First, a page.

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I entered yesterday to my new job and while browsing their repositories, I noticed they have a project for every resource of a REST API. For example, if they need to add a REST resource called "people", they proceed to create a whole new repository that contains only the endpoints of the resource "people".

Honestly I've never seen something like this before and I can only see downsides of this design, for example for every piece of reusable code, they just copy and paste it multiple times across the projects that are part of the REST API and sometimes they make a library and share it across the repositories. Even with the library approach I think this will be a mess to deal with. Am I wrong? Does this design provides any advantages?

Currently there is only one maintainer and he is on vacations so I need to wait for the next week to ask him about this decision.

closed as unclear what you're asking by gnat, Greg Burghardt, BobDalgleish, Bart van Ingen Schenau, jwenting Jul 5 at 4:16

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  • how did maintainers of this code explained their reasoning when you asked them about it? You have asked them prior to posting here, haven't you? – gnat Jul 3 at 12:38
  • @gnat Currently there is only one maintainer and he is on vacations so I need to wait for the next week to ask him about it. – Chromz Jul 3 at 12:40
  • Perhaps, each project belongs to a different customer (business unit). Usually, there's the main project that evolves as the company need and then "forks" or customizations for VIP customers. I have seen this a couple of times. Every time one customer pays for a new feature it also pays for its exclusivity. If they don't, other projects (hence, the competence) might adopt the feature "for free" if the company deem it appropriate for the business:-) – Laiv Jul 3 at 13:20
  • @Laiv There's one VIP costumer that asked for their own customization (but didn't confirm it) so I think you are right about this factor taking a role in the decision. – Chromz Jul 3 at 13:33
  • Seems like it'd have been a lot easier and more maintainable to separate features and code for those different customers using branches in your version control system rather than separate repositories. – Lie Ryan Jul 4 at 3:03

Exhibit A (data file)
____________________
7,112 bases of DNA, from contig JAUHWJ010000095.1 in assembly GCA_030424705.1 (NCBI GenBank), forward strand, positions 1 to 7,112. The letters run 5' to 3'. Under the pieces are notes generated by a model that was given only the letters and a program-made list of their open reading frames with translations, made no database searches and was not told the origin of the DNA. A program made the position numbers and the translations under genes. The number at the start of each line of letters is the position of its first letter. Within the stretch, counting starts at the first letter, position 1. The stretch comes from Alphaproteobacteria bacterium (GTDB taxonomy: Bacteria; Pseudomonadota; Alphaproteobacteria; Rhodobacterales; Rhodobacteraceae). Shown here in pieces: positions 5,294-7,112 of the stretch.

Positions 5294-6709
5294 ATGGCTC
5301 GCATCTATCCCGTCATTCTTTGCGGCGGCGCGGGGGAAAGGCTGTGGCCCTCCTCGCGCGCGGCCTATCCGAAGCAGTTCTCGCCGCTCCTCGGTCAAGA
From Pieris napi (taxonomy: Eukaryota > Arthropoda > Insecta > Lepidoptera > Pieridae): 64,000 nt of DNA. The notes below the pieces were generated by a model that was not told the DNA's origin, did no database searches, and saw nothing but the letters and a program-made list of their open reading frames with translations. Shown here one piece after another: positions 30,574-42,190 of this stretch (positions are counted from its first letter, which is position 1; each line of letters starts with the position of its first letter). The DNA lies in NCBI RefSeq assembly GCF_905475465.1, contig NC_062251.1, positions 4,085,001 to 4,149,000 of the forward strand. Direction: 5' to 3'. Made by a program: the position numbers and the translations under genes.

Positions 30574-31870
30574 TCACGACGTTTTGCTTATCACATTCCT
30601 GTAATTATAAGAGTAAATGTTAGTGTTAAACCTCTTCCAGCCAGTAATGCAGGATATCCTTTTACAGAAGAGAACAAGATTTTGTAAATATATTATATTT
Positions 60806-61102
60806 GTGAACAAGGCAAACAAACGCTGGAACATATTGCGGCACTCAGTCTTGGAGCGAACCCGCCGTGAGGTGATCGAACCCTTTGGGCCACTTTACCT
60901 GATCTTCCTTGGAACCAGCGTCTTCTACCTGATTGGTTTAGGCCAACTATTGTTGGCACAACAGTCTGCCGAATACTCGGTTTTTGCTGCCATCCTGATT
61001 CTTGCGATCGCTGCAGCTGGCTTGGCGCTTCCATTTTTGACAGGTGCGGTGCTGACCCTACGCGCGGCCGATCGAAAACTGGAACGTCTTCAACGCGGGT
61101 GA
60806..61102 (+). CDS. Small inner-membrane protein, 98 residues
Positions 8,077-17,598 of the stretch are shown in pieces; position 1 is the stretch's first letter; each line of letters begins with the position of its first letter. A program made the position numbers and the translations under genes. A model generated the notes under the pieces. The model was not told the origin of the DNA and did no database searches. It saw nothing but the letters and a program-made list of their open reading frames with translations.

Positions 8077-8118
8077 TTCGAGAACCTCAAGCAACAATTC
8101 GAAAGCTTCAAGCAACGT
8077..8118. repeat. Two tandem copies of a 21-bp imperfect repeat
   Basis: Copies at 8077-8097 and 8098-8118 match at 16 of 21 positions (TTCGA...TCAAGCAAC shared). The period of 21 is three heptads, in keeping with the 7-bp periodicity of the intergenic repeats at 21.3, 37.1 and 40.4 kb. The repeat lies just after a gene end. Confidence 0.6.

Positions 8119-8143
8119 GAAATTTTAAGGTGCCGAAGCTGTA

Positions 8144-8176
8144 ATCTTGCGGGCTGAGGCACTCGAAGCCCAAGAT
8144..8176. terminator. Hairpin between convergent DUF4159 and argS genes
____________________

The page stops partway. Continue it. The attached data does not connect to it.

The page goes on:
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Generally more projects == good. But only because the standard 'bad' approach is a single massive project with everything in.

Separation enables the compiler to enforce dependency boundaries and forces you to think.

So in your example, by putting each resource in its own project you stop those projects depending on each other. Isolating their sections of code into libraries, enabling you to test them separately and helping with your change control.

However, there is a bit of a change with .net standard, in that the compiler will try to make each project a nuget package. If you want to distribute multiple projects as a library in a single package you will have to do some fiddling around.

This again forces you to think about your dependencies and how you are going to seperate them. Will calling code always use this set of classes together or will some code only need set x and some only set y?

The next step after separating things into project is to separate them into their own source control and use binary references. You know for sure that you haven't broken something when you are using the exact same same dll as before

  • Is "too much separation" also a problem? If yes does this case apply for it? – Chromz Jul 5 at 15:17
  • not realy. I mean what are we talking about, extra work setting up CI, a couple of extra builds instead of having everything built together, an extra vs window open? A small price to pay compared to painting yourself into a corner – Ewan Jul 5 at 15:22

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